Midwives are available to provide care to healthy women during pregnancy, labour and birth and in the early weeks with their newborns as part of the publicly-funded health care system. They work closely with the obstetrics clinic, family physicians, nurse practitioners, obstetricians, nurses and other care providers to enhance the maternity care provided on the South Shore. Midwives are specifically trained to care for women who are experiencing a normal pregnancy, and their healthy newborns. Midwives order and interpret routine tests including bloodwork, ultrasounds and referrals to genetics services; prescribe medications and treatments as appropriate; and provide ongoing counseling and education to their clients. They provide assessment, monitoring and support during the labour and deliver the baby whether at home or in the hospital. Following the birth, midwives continue to provide care to the mother and baby for up to six weeks including newborn exams, breastfeeding support and frequent home visits. For more information, contact 634 7375.
Midwifery Care Brochure
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What do midwives do?
Midwives are health care professionals who are experts in normal pregnancy and birth. Midwives provide a wide range of services including:
- prenatal care
- ordering and interpreting routine tests including bloodwork, genetic screening and ultrasounds;
- prescribing medications and treatments as appropriate;
- counseling, education and support
- continuous support, assessment and monitoring during the labour, birth and early postpartum delivery of the baby
- comprehensive newborn exams
- breastfeeding support
- extensive follow-up care after the birth including frequent home visits
Will I have a midwife and a family doctor looking after my pregnancy?
No. A midwife will provide clinical care in the same way that family doctors in the obstetrics clinic do. If you choose a midwife, you will not need to see a doctor unless there is a specific concern that needs to be addressed. Midwives have clear guidelines for consultation and transfer of care to physicians or other health professionals.
Is having a midwife as safe as having a doctor?
The safest way to give birth is with a trained and skilled attendant. Doctors and midwives are both trained to deliver babies. Research shows that both options are equally safe.
What happens if there is an emergency?
Midwives are trained to detect problems and deal with emergencies. For planned home births, midwives are skilled and equipped to handle emergencies prior to and during transfer to hospital. Protocols are in place to ensure safe and timely transport to hospital when necessary.
Where do midwives provide care?
Midwives provide care in hospitals, in the community and in your home. You will be seen in the clinic for regular visits. Midwives will see you at home several times in the days and weeks following the birth.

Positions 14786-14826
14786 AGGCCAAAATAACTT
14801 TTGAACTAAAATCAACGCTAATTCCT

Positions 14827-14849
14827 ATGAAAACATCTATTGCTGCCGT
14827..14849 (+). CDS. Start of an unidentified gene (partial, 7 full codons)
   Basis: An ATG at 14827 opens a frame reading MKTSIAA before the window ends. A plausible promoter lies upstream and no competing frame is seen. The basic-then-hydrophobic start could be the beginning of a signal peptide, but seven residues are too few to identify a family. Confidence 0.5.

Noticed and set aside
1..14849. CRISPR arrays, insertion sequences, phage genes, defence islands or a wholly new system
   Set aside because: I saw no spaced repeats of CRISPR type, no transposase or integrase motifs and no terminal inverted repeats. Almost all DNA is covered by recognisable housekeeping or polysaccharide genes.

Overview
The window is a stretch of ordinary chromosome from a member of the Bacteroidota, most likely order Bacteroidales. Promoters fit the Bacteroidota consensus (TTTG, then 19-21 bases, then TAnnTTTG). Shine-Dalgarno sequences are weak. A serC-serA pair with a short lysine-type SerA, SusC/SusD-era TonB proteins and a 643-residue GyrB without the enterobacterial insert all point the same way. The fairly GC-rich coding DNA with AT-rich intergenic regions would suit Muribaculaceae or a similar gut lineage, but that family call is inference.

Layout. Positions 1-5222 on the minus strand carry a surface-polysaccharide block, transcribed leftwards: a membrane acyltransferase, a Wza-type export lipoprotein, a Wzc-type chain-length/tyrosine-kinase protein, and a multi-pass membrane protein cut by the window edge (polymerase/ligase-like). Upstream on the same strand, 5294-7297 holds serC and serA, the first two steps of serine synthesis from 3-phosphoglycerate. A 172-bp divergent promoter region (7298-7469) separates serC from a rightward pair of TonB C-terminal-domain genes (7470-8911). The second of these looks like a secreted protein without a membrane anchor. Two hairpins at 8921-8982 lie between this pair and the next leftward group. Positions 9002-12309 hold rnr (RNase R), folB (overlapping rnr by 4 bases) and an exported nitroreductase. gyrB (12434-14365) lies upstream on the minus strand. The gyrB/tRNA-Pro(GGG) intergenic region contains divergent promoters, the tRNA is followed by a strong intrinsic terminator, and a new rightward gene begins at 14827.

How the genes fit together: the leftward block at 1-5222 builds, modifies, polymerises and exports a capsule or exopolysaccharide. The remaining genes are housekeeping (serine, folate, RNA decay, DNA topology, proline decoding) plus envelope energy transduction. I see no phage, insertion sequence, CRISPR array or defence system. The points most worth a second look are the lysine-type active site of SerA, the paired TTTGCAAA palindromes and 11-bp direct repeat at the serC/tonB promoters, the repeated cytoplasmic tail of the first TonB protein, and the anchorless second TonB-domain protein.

Do I need a referral?
No. Women can refer themselves to a midwife. They can also be referred by their family physicians, nurse practitioners or by the staff and physicians in the obstetrics clinic.
Can my midwife deliver my baby in the hospital?
Yes, in fact, most midwife-assisted births in Canada take place in hospitals. Midwives are trained for births in hospitals and in homes. You may choose where, with whom, and how you would like to give birth within the guidelines of safe midwifery care.
If I have a midwife, can I have an epidural?
Yes, you will have the same access to all pain relief options that all women have within the hospital setting. Midwives are specialists in normal labour and birth, and are skilled and experienced with many supportive techniques during labour, often reducing the need for medical pain relief.
Do midwives have formal training?
Yes. Registered midwives are trained professionals who are considered experts in normal pregnancy and birth. In Canada, midwives must complete a four-year university program and register with their provincial regulatory body.
Can midwives order prenatal tests?
Yes, a midwife can order the same tests that a doctor typically provides to pregnant women — such as bloodwork, ultrasounds and genetic screening. Midwives also explain the purpose and potential outcome of each test before you decide whether to take it.
Are Doulas the same as midwives?
No. A doula doesn't provide medical care or deliver babies. A doula offers emotional and physical support to a woman during labour. For example, they may help mothers with relaxation techniques, positioning and other non-medicinal pain-relief measures. Many doulas offer postpartum care as well, including breastfeeding support. Doula services are not publicly funded.
Where can I get more information or make an appointment with a midwife?
South Shore Health's Community Midwives can be reached at 902-634 7375 or by visiting their offices at:
South Shore Health Community Midwives
Fishermen's Memorial Hospital
14 High Street
Nova Scotia, B0J 2C0